Royal Hotel Sanremo
Traveling to a new place always begets questions about cultural differences and customs. A common questions clients often ask us before they embark on a trip is something along the lines of, “What’s the deal with tipping in Italy? When, where, and how much?"
The short answer is is that it is not necessary to tip in Italy, in fact, Italians rarely do. Tips are reserved for truly exceptional service and are not customary, nor are they expected by wait staff, taxi drivers or bartenders.
In restaurants in particular, the American custom of tipping somewhere between 10 percent to 20 percent is unnecessary. On your check in Italy, il conto, you will see an area called coperto, meaning “covered charges.” The coperto is not a tip, but rather a charge indicating what's been included, typically a €1 or €2 fee per person. It is worth noting however that in order for an establishment to charge you this coperto, it must be indicated on menu.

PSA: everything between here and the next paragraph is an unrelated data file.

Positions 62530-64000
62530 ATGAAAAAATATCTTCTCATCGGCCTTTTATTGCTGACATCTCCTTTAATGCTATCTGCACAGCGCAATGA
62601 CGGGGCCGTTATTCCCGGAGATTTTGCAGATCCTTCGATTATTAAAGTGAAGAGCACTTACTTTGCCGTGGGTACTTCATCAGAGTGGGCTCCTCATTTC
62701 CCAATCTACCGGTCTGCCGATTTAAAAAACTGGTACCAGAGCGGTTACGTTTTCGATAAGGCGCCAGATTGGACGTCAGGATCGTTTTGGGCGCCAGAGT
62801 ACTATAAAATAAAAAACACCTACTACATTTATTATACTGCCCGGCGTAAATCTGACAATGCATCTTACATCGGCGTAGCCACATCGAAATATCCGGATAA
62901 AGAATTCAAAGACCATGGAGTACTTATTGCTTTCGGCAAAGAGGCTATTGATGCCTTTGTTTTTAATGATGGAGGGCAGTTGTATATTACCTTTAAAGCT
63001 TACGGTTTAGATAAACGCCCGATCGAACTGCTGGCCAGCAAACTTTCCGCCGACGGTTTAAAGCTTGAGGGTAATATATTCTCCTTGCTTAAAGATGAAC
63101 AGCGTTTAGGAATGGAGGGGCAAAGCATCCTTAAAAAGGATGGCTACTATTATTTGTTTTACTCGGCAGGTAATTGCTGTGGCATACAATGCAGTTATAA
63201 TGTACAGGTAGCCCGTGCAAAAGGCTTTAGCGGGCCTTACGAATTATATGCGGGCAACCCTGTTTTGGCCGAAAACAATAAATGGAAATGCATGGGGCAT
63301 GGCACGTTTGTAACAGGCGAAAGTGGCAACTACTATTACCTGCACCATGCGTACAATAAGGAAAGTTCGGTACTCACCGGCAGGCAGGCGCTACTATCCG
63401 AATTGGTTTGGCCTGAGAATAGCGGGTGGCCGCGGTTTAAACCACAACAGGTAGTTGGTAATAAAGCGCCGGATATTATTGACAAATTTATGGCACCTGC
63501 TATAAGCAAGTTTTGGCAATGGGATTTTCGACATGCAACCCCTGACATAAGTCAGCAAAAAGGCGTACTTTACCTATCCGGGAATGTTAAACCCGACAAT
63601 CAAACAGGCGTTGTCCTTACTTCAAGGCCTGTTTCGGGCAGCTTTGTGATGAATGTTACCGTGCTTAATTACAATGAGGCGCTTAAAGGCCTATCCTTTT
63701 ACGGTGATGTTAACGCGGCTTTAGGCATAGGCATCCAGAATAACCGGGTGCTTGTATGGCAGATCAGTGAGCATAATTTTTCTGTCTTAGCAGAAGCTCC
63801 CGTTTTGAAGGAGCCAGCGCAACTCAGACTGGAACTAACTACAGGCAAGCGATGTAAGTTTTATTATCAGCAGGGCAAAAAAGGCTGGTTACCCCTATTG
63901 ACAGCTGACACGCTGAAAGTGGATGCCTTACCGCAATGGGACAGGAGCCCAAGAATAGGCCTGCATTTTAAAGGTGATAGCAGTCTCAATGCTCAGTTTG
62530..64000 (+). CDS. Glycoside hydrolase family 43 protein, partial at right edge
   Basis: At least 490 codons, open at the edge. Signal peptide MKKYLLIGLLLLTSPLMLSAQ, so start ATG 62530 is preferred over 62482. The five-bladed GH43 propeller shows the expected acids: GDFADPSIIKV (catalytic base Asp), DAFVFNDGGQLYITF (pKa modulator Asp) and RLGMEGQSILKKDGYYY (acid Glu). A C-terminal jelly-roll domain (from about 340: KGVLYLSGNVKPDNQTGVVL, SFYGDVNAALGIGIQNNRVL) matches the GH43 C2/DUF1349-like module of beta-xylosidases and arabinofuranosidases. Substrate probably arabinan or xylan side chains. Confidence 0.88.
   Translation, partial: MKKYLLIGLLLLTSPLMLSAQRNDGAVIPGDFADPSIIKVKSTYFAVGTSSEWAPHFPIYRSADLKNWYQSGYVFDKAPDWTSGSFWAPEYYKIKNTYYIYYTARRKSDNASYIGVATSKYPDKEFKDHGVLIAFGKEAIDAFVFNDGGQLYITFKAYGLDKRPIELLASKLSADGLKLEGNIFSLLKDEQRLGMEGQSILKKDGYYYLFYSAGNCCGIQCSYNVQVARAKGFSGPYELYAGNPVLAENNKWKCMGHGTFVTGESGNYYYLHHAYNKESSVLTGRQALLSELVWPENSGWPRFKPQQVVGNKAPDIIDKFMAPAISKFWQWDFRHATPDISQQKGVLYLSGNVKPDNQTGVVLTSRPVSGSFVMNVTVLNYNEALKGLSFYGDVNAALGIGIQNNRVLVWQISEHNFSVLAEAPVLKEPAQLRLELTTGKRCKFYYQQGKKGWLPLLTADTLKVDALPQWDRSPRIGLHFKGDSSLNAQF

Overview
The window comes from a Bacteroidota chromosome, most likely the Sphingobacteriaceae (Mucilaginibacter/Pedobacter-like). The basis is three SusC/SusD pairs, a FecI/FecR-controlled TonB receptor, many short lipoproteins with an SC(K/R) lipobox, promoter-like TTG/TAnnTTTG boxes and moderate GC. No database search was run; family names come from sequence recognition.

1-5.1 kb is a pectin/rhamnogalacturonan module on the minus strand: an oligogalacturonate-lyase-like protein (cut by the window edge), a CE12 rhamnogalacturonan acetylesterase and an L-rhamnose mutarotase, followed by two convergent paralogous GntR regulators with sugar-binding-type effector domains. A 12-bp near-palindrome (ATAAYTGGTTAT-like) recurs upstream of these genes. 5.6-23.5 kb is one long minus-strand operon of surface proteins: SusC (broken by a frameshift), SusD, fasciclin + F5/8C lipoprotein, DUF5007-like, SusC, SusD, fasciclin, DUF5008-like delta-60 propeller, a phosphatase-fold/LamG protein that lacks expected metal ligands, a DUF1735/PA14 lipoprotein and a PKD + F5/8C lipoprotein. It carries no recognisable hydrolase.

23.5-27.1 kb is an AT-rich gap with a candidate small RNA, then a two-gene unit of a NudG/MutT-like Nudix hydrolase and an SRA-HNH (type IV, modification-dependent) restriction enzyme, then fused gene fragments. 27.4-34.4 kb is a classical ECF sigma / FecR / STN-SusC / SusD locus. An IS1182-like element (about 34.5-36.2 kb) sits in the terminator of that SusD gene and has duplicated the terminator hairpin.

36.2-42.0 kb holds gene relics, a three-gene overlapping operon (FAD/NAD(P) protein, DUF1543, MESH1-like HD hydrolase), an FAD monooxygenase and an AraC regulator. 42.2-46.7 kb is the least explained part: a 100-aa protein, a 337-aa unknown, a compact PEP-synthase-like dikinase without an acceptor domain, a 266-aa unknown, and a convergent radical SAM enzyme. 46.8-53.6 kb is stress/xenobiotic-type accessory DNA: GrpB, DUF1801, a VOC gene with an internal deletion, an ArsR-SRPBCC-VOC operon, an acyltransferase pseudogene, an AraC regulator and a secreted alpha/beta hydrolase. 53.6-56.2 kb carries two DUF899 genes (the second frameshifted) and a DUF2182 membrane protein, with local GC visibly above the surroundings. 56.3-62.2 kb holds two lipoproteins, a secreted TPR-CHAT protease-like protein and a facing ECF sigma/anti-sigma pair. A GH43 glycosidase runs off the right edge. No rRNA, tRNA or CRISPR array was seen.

Londra Palace, Venice
Then there is the servizio, or “service charge,” which also works differently than a tip. Like the coperto, the servizio charge must be listed on the menu, but it too does not go to wait staff and is routinely applied to passing customers or tourists rather than locals or regulars.
Finally, the tip, or mancia - if you feel you just cannot leave the restaurant with a clean conscience without leaving a little something extra, tip Italian style. Round up your bill to the nearest 0 or 5, or empty your pockets of the €1 and €2 coins. However, If you have received incredibly extraordinary service it is nice to leave a small gesture of appreciation.